Thursday, August 16, 2007

The Wedding Registry

There's no need to be PC about this, you're going to get a butt-load of gifts. And to make getting what you want a whole lot easier, many stores have created something called registries. Basically, you go into the store, select the items you want, and people can then see the things you chose (and buy them!)


Sounds really simple right? Well, almost.

Prepare yourself for Bed, Bath and Beyond. Prepare yourself for oven mitts and place mats and vegetable peelers. Prepare for linens and shower heads and lamps. PREPARE YOURSELF FOR CHINA PATTERNS.

You will survive, but you have to be mentally prepared. Understand that many girls have planned their future home down to the pattern on the paper napkins. They have been dreaming about this, and they take it very seriously. Worst of all, they want you to care as well.

Now is when you are walking on thin ice: you have to care, but you can't disagree too much. The best strategy I've found is three pronged:

1. Pick one item to stand your ground on. Make sure it's something of some value, but also one that is more out of sight. For example, demand a specific napkin ring, sandwich maker, or bath towel.

2. For certain items, select a few that you like and then put the ball in her court. Select the three blankets, bookshelves, or flatware that you like ask her which one she likes.

3. When she asks you what you think about something, don't just give her a "it's nice." Look at the item, analyze it, and come up with a good answer. Isolate a specific detail, design or functionality that makes it appealing.

It will be a long process. A very long process that may take a number of visits. But if you stick to these simple tips, and show (pretend) that you care, you will make it out alright.

Wednesday, August 15, 2007

Special Edition: Keep Your Wedding Moving

I went to a wedding last night, and it was the longest wedding I've ever been to, and I left before dinner was served!

Kabbalat Panim was called for 5:30 with a Chupa at 6:00 sharp. My wife and I arrived at 5:30 like good yekkis should, and found out that the shmorg was going to take place after the chupa. Sounded alright.

Long story short, for reasons still unclear to me, the chupa didn't start until 7:30. After the chupa there was a break longer than an hour before the dining room was open, and by 10:30, my wife and I decided to leave having just eaten some of our salad.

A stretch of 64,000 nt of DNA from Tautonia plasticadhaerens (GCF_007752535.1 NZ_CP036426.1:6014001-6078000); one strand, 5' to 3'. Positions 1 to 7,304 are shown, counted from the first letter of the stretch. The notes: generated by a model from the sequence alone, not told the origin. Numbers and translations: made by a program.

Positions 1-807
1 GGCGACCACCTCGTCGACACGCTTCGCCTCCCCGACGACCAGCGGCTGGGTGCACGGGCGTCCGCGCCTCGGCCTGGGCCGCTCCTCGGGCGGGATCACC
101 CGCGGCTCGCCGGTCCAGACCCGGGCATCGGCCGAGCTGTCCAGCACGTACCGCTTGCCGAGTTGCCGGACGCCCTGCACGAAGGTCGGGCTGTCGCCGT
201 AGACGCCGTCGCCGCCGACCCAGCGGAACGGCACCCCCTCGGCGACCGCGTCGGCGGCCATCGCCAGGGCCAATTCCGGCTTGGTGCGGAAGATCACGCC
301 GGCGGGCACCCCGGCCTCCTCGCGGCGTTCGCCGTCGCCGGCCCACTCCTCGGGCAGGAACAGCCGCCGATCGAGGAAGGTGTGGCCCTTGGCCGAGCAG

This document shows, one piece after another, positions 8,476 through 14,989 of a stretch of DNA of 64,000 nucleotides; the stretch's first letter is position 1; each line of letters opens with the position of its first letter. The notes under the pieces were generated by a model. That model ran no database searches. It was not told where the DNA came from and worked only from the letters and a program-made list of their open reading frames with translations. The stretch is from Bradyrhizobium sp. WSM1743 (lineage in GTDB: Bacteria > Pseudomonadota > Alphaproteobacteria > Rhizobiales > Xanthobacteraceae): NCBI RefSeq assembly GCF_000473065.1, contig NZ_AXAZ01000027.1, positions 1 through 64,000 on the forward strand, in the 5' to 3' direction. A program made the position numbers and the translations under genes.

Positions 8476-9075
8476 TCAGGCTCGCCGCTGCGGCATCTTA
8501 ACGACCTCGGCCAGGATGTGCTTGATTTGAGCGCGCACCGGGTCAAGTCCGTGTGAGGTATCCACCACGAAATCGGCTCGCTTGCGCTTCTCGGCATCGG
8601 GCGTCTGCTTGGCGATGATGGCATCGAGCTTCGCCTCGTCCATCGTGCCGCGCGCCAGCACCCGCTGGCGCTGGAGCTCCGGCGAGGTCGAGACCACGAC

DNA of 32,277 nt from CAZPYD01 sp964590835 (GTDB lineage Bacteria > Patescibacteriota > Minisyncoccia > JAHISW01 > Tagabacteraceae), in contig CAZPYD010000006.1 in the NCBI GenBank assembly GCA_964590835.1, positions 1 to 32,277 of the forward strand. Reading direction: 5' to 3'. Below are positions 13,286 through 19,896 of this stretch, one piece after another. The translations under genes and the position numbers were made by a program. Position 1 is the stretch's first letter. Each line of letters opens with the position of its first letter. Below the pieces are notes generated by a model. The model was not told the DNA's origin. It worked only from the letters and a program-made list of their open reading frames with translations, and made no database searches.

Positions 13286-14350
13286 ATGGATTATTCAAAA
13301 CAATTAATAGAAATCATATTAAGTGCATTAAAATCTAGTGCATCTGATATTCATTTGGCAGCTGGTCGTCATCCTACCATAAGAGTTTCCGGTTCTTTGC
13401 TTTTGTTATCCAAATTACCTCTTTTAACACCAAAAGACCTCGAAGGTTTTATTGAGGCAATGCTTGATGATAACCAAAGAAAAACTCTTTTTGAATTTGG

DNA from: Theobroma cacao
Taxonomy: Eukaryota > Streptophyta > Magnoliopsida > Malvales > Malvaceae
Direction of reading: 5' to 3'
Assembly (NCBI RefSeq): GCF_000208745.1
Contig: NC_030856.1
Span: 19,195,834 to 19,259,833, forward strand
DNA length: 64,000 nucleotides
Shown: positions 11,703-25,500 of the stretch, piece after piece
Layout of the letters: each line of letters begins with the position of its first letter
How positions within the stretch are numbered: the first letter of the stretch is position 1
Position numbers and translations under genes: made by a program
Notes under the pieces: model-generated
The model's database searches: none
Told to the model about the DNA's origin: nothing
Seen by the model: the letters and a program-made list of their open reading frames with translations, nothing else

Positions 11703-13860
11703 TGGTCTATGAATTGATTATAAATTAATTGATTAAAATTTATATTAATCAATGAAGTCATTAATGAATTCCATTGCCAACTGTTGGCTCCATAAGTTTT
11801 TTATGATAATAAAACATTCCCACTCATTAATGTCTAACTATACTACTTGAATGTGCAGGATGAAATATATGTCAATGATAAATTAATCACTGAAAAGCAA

I was later informed that those who stayed through the end left at 1:30 am.

So please, keep in mind that while your wedding may all that's going on in your life right now, other people have their lives to live. People want to celebrate with you, but it's rude to take advantage of people's time. Stick to the schedule.

The Diamond Ring

I am a traditionalist, and I think the engagement ring is a very important symbol. It is a guarantee to the girl that you won't be stringing her along and then drop her.

Now if you can't afford a ring, maybe you should think about whether you can afford to support a family. If the answer is still yes, hope is not lost and creative alternatives are available. It's also not the worst thing to forgo the diamond ring altogether.

Now I recommend surprising the girl, to an extent. When we knew we were going to get engaged, but that it was a while off, I took my girlfriend (now wife) to jewelry store on 34th street and let her show me what sort of thing she liked. I took notes, and started looking.

I found out that every Jewish person has a connection to a diamond dealer. Ask friends and family what yours is. Basically you can go to the diamond dealer, tell him how much you want to spend, and he finds the right rock. Then you show him what kind of setting you want, and he'll get it ready in about two weeks. Just make sure you have enough money to pay him - he'll want cash!

So how much do you spend on the ring? I went with two months salary which seemed like it made sense to me, and it worked out very well. After all, you don't want the girl to love the ring more than she loves you, right?